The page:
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8 items from 2011


George Baker obituary

9 October 2011 4:05 PM, PDT | The Guardian - TV News | See recent The Guardian - TV News news »

Versatile actor and writer best known as Wexford in the TV detective stories

Of all the television detectives of recent years, George Baker's Inspector Wexford, with his mature West Country burr, slight air of fallibility and occasional stubbornness, was the one who seemed to spring from real life rather than an author's fancy. Sometimes ponderous, sometimes wrong, always homely, Baker's Wexford had his affable ex-constable's feet firmly on the ground. The character had a solid, believable family life. The actor, also a family man, had a hand in some of the adaptations that went under the title of the Ruth Rendell Mysteries. Whatever the combination of factors, it gave Baker, who has died aged 80 of pneumonia, his greatest success.

Not that fame was unfamiliar to the actor, whose career had got off to such a promising start back in the 1950s. The British cinema spotted his handsome features almost »

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George Baker obituary

9 October 2011 4:05 PM, PDT | The Guardian - Film News | See recent The Guardian - Film News news »

Versatile actor and writer best known as Wexford in the TV detective stories

Of all the television detectives of recent years, George Baker's Inspector Wexford, with his mature West Country burr, slight air of fallibility and occasional stubbornness, was the one who seemed to spring from real life rather than an author's fancy. Sometimes ponderous, sometimes wrong, always homely, Baker's Wexford had his affable ex-constable's feet firmly on the ground. The character had a solid, believable family life. The actor, also a family man, had a hand in some of the adaptations that went under the title of the Ruth Rendell Mysteries. Whatever the combination of factors, it gave Baker, who has died aged 80 of pneumonia, his greatest success.

Not that fame was unfamiliar to the actor, whose career had got off to such a promising start back in the 1950s. The British cinema spotted his handsome features almost »

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British Actor Baker Dies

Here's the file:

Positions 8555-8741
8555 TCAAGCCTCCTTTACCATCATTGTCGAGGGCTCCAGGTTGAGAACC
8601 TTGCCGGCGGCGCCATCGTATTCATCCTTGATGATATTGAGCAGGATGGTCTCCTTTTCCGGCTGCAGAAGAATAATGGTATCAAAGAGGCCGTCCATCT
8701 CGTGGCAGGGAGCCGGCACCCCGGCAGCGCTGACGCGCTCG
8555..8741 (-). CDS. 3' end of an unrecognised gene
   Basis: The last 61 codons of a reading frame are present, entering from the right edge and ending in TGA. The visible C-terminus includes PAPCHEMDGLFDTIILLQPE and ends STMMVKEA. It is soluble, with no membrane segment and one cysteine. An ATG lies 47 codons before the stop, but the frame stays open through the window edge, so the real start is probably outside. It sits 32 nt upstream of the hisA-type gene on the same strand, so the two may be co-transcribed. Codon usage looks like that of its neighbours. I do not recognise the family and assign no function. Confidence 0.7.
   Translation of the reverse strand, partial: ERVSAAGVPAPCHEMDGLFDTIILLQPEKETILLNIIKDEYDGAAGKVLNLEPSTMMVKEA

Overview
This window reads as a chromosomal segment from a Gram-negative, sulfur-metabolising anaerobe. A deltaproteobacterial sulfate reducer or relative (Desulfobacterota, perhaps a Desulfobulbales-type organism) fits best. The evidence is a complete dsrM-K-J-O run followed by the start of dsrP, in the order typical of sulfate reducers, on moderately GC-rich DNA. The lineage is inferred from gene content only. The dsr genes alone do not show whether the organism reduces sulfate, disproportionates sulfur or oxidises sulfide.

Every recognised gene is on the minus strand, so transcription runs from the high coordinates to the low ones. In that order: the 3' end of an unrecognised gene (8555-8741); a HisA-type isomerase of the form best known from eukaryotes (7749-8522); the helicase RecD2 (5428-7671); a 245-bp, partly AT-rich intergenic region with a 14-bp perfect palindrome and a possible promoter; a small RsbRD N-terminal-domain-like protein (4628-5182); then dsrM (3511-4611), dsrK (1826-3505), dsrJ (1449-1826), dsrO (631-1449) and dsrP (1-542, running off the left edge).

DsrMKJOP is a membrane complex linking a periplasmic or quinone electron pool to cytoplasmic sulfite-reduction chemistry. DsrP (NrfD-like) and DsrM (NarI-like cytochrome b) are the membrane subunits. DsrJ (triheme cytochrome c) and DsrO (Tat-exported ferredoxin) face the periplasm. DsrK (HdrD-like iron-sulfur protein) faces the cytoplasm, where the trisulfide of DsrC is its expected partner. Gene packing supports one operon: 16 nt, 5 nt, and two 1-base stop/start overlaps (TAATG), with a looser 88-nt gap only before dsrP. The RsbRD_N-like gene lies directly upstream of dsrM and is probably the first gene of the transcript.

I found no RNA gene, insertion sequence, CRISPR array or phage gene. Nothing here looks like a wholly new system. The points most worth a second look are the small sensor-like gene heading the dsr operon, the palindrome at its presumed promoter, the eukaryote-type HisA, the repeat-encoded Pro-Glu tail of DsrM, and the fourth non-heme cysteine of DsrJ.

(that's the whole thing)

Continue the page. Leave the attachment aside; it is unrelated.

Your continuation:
8 October 2011 7:16 AM, PDT | WENN | See recent WENN news »

British actor George Baker has died of pneumonia. He was 80.

The star, who also recently suffered a stroke, passed away on Friday.

Baker made his name in 1955 war film The Dam Busters and went on to star in The Ship That Died of Shame with Richard Attenborough.

He was courted by Ian Fleming to play superspy James Bond but was unable to take on the role due to contractual obligations.

Baker is most well known for playing Tiberius in a 1970s BBC adaptation of I, Claudius, before landing the lead role of Detective Inspector Wexford in popular U.K. series The Ruth Rendell Mysteries in 1987.

Baker met his late wife Louie Ramsay on the show, which ran until 2000. Ramsay died earlier this year.

The star's daughter Ellie, one of his five children, tells the BBC, "He absolutely loved Wexford and he loved being Wexford... and he loved the whole thing. It was a joy to him." »

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George Baker, best known for playing Inspector Wexford, dies aged 80

7 October 2011 5:51 PM, PDT | The Guardian - Film News | See recent The Guardian - Film News news »

The actor, who also appeared in The Dam Busters, The Spy Who Loved Me and I, Claudius, succumbed to pneumonia

Actor George Baker, who played Chief Inspector Wexford in television series The Ruth Rendell Mysteries, has died at the age of 80.

The star, from West Lavington, Wiltshire, died of pneumonia following a recent stroke, his daughter Ellie Baker said.

Speaking of her father, shesaid: "He absolutely loved Wexford and he loved being Wexford ... he loved the whole thing. It was a joy to him."

Over a career spanning six decades, the versatile actor starred in countless TV shows including Minder, Bergerac, I, Claudius and more recently New Tricks and Spooks.

He also appeared in around 30 films including The Dam Busters, The Spy Who Loved Me, The Ship That Died of Shame and The 39 Steps. He also formed his own theatre company.

But it is his role as Wexford in the »

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George Baker, best known for playing Inspector Wexford, dies aged 80